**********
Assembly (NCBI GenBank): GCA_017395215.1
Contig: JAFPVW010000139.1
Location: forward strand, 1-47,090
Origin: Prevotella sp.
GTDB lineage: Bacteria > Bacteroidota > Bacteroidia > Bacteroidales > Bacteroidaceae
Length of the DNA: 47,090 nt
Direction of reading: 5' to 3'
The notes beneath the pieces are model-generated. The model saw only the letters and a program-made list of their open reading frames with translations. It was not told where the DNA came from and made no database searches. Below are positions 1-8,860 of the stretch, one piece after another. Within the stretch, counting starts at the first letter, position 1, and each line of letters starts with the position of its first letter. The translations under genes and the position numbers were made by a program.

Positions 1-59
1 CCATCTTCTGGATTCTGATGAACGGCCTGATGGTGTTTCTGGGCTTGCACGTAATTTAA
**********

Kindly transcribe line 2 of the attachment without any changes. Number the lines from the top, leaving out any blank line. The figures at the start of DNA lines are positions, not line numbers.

Contig: JAFPVW010000139.1